12 Coldest Places on Earth Where Temperatures Rarely Go Above -10 Degree Celcius
Have you ever thought about how does it feel to live in extreme temperatures? On one hand, where we have the hottest and the famous deserts around the world, on the other hand, we have the coldest places on earth where temperatures rarely go above -10 degrees Celsius. So what do you need here? Gloves, woolens, warm inners? I think it is the travel lust and the passion to brave such an environment that will be what you need to combat cold here. Let us have a look at some of the freezing places that adorn our earth.
12. Norilsk, Russia
Norilsk is the northernmost city in the world with a population of over 100,000. Its average January low temperature is -30.9 C, making it one of the coldest large cities on the planet. The polar night means that for about six weeks it remains dark. Quite intimidating I am sure!
11. Barrow - Alaska, USA
Barrow in Alaska, one of the coldest places on Earth; has an average January low of -28.6 C. The coolest month here is actually February, with average lows of -29.1 C. In the winter there is no sun for 30 days. Owing to this very reason, Barrow was the perfect setting for the film '30 Days of Night'.
10. Rogers Pass - Montana, USA
Rogers Pass is the location of the coldest temperature ever recorded in the United States outside of Alaska. This place rises 5,610 feet above sea level and is located on the continental divide in the U.S. state of Montana.
9. Fort Selkirk - Yukon, Canada
A former trading post on the Yukon River located at the confluence of the Pelly River in Canada’s Yukon, this place was deserted because of extreme cold conditions in 1950. It is now inhabited again but is only accessible. Most visitors get there by boat or a plane with no accessibility via road. The coldest month is January and the lowest temperature is -74 F. I am freezing already!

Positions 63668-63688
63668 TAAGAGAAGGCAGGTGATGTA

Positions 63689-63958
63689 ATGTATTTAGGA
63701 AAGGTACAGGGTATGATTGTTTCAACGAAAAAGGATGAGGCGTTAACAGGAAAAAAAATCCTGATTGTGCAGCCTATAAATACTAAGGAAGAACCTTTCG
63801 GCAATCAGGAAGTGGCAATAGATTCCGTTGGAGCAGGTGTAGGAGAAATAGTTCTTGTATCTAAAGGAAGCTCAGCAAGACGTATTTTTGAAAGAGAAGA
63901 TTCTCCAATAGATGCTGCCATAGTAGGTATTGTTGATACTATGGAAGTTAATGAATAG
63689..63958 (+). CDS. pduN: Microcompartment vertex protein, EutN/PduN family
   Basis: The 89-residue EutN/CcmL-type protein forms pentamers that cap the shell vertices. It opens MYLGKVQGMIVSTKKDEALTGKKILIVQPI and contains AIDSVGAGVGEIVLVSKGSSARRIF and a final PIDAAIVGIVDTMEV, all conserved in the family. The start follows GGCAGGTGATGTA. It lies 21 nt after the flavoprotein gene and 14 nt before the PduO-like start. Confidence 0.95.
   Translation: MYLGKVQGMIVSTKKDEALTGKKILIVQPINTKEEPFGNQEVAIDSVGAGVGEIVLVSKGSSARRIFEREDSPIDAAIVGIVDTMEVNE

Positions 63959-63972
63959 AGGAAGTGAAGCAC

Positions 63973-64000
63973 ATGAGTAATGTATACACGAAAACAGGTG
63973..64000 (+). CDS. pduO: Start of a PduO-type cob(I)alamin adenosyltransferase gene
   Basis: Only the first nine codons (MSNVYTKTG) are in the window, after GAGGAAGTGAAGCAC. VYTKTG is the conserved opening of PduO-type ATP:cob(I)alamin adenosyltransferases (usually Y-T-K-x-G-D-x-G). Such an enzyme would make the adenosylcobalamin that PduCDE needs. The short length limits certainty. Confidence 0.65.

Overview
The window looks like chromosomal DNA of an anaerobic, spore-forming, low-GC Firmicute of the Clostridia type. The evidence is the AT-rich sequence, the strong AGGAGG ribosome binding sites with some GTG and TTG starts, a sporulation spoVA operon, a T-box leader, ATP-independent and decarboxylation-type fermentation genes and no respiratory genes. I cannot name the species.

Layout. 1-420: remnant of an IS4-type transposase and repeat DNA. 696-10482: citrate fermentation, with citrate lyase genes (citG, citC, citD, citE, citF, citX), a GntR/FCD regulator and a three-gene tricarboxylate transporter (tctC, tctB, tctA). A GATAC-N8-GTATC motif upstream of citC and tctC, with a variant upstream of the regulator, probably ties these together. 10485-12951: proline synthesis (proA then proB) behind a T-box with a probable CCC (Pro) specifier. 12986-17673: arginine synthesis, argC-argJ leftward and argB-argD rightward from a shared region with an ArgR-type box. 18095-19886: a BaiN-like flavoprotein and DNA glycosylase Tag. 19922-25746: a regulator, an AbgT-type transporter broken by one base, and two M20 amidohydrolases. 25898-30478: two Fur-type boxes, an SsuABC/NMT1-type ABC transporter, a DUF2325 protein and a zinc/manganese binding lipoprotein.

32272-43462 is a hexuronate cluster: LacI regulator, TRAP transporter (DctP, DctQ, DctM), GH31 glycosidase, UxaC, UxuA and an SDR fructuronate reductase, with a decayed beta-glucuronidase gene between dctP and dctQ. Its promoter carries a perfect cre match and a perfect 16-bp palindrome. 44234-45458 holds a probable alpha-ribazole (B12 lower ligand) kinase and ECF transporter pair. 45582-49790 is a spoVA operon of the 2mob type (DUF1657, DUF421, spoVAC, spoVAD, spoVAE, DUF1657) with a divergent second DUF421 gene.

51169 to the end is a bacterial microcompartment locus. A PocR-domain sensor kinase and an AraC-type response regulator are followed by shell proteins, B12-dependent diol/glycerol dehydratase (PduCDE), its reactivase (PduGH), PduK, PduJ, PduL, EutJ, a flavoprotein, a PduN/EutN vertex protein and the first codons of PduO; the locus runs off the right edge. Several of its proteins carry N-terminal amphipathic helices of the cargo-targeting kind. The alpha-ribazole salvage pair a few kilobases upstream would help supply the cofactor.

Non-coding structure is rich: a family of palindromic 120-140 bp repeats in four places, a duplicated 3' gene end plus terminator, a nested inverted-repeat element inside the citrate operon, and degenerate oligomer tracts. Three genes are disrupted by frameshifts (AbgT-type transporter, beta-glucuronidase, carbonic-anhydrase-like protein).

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8. Prospect Creek - Alaska, USA
Prospect Creek has a sub-arctic sort of weather which means that winters last for a long period of time and summers are very short. Weather conditions are even more severe now, so the area is less crowded also.
7. Snag Yukon, Canada
The Snag is a village located on a small side road off the Alaska Highway, 25 km south of Beaver Creek, Yukon, Canada. The weather here is chilly and snowy with the coldest month being January and the lowest temperature recorded as -81.4 F.
6. Eismitte - Greenland
The name Eismitte means Ice-Center in German. This place is on the interior Arctic side of Greenland, it has ice everywhere and therefore it is rightfully called Mid-Ice or Center-Ice. The coldest temperature recorded during the expedition was -64.9 C (-85 F).
5. North Ice - Greenland
Only the name is Greenland! North Ice was a research station of the British North Greenland Expedition on the inland ice of Greenland. This is the fifth coldest place in the world. The lowest temperatures recorded are -86.8F and -66C.
4. Verkhoyansk - Russia
According to the 2002 census, Verkhoyansk in Russia has hardly 1434 residents who carve out a living in the deep Siberian wilderness. It was founded as a fort in 1638 and serves as a regional hub in cattle breeding and tin and gold mining. Located 404 miles from Yakutsk, the coldest city on earth and 1,500 miles south of the North Pole, Verkhoyansk was used to house political exiles between the 1860s and early 20th century.
3. Oymyakon - Russia
With an extreme subarctic climate, Oymyakon is known as one of the candidates for the Northern Pole of Cold, the other being the Verkhoyansk. The ground there is permanently frozen. In 1924, Russian scientist Sergey Obrychev registered the lowest temperature -71.2 C (-96.2 F) recorded at Oymyakon’s weather station.
2. Eureka - Nunavut, Canada
Nobody lives here permanently and this place is frequently used by the researchers. The permanent research base of Eureka, Nunavut has the lowest average recorded temperatures in Canada. The annual mean temperature here is -18.8 C and in February, the coldest month, the mercury drops to an average low of -41.1 C.
1. Vostok Station, Antarctica
So you asked, What's the coldest place on earth? Vostok, it's a permanent research station but it's not a place where you’d want to settle. The hottest it has ever been here was -12.2 C, one lovely summer’s day in 2002. The wind chill once hit -12.4 C and the polar night lasts for more than four months.
So which of these coldest places on earth can you dare to visit? Let us know.